DENVER -- While serving as tour guide for the new improvements to Coors Field, Rockies owner Dick Monfort took some time to discuss the club that will play in the park starting with Friday's home opener against the Padres.
Buoyed by a 2-1 trip to Milwaukee to start the season, including an extra-inning loss on Opening Day, Monfort gave a quick assessment as his club sets out in 2013.
"I was more surprised than anybody that we lost 98 games [in 2012], and we didn't change the people [on our roster] a lot, so we'll see," Monfort said. "We started off good. We have a great offense. If we can continue to hit like that, we'll make things interesting."
With new manager Walt Weiss at the helm, there are five primary changes to the Rockies' 2013 roster: starting pitcher Jon Garland was signed at the end of Spring Training, pitcher Chris Volstad made the roster as a non-roster invitee to Spring Training, along with Yorvit Torrealba, who returns as the backup catcher after being away since 2009, prospect Reid Brignac won a roster spot as a backup to shortstop Troy Tulowitzki, and reliever Wilton Lopez was acquired in offseason trade for last year's rookie starter Alex White.
Otherwise, a mix of established veterans and promising position players who proved themselves last year will combine with a pitching staff that struggled in 2012, with the starters posting the second highest ERA in franchise history.
"We've got some tremendous offensive players, so I'm very excited," Monfort said. "Pitching is what we've got to keep after. Our starting pitchers were good in Milwaukee, and our bullpen was good. If we can keep doing those things, we're going to win our share of games.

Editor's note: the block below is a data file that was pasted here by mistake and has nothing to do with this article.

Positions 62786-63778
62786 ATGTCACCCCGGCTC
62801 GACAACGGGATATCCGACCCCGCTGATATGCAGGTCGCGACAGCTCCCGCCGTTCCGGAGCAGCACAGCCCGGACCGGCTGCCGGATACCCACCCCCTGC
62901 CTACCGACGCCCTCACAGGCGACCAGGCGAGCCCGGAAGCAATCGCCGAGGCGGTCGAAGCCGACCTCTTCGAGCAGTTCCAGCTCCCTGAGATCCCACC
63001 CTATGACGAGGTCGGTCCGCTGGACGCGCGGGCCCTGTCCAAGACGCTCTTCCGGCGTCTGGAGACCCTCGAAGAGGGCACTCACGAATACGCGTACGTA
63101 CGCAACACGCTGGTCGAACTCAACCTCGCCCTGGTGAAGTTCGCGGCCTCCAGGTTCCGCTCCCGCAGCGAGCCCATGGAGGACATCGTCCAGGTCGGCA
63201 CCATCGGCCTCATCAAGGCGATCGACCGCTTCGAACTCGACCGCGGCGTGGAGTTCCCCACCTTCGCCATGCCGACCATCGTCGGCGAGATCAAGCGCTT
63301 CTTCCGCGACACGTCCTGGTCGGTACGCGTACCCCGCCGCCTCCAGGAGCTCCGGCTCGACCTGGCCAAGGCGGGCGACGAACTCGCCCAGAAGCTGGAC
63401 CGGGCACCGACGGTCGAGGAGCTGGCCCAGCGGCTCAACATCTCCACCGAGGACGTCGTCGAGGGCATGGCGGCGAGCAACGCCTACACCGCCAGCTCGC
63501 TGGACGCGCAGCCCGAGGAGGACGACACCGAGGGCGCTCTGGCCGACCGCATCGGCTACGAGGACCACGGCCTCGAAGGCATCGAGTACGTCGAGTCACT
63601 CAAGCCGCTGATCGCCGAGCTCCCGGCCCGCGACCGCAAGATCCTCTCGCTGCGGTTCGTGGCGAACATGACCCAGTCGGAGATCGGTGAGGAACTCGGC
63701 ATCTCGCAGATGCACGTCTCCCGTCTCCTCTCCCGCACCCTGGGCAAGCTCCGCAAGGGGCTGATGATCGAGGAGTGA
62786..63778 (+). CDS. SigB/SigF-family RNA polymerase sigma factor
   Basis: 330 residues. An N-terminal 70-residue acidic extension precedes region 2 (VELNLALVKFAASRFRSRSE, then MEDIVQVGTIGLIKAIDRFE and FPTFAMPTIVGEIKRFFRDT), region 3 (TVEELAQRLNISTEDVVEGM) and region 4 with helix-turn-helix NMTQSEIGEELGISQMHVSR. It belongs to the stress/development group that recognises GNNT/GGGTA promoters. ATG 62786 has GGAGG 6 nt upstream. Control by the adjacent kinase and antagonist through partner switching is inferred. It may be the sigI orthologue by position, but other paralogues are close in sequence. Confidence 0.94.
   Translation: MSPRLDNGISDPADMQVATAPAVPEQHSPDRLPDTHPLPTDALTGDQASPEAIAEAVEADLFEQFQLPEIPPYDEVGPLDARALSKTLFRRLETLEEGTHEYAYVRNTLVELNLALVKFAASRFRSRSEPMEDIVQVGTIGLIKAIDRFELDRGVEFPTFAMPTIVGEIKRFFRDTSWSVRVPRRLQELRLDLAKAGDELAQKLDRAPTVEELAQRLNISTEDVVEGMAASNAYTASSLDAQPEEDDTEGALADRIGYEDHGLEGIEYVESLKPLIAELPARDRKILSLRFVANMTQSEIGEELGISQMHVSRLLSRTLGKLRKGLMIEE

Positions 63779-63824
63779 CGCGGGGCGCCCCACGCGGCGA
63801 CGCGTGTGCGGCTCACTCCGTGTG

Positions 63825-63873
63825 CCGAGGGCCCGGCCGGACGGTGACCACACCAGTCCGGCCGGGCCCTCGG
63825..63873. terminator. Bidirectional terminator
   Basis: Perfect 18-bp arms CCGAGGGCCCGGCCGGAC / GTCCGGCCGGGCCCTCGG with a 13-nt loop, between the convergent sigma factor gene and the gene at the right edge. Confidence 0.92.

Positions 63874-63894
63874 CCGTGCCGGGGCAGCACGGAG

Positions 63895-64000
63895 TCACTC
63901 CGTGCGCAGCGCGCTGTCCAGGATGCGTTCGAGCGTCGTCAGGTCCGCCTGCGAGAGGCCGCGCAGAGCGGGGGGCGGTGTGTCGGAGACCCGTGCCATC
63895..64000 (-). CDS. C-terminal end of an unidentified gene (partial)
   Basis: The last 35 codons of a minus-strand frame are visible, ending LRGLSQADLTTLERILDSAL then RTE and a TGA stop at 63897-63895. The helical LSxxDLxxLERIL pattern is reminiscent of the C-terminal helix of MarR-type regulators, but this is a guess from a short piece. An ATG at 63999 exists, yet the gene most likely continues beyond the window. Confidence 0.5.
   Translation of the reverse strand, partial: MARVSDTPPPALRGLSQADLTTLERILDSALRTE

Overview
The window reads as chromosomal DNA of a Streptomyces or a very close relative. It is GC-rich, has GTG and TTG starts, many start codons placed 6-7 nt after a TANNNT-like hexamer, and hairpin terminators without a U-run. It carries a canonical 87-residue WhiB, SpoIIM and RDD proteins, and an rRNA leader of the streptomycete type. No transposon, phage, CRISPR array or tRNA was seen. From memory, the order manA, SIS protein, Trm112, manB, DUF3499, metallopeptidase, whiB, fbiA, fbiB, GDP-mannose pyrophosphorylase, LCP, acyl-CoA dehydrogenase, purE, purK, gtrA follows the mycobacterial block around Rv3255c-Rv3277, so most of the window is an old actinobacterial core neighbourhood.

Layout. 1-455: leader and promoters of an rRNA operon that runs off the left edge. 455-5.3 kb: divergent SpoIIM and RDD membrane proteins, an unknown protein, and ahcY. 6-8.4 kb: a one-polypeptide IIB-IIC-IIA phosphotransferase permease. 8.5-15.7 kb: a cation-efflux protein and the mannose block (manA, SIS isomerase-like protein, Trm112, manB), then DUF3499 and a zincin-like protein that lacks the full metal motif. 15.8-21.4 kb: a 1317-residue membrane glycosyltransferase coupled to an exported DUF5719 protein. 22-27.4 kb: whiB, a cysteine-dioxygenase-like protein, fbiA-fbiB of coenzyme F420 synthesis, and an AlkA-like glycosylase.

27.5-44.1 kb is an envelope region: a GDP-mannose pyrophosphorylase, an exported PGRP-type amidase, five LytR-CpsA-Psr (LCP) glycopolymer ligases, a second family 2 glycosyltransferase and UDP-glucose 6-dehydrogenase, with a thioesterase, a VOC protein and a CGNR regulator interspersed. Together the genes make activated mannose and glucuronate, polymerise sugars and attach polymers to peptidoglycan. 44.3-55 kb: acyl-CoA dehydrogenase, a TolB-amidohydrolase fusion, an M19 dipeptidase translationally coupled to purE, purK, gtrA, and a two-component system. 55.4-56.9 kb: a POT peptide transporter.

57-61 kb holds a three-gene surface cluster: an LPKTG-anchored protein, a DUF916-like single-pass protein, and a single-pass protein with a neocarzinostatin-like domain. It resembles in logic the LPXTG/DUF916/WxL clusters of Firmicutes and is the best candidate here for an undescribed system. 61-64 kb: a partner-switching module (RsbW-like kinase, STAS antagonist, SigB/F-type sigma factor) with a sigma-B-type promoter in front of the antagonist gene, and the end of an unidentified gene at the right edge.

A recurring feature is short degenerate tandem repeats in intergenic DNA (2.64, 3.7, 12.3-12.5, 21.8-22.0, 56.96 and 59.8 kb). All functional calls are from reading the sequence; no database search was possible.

"We had a great Spring Training, and I saw a lot of really, really good players that I know could play somewhere else [in the Majors] that are in [Triple-A] Colorado Springs. So we've got a lot of talent. We just have to keep working it."
Monfort has watched the Rockies post losing seasons in three of the five years since their World Series appearance in 2007.
"At the end of the day, the record is all that's important," Monfort summed up. "We can have the nicest guys in the world. We can have the most talented guys in the world, but at the end of the day, you have to win. It's easier for me to take somebody complaining about 98 losses, because that's how many we had. It's not as if I'm going to say, 'If this or that would have happened,' because the fact is we lost 98 games. We have to take it, and we have to get better."
Owen Perkins is a contributor to MLB.com. This story was not subject to the approval of Major League Baseball or its clubs.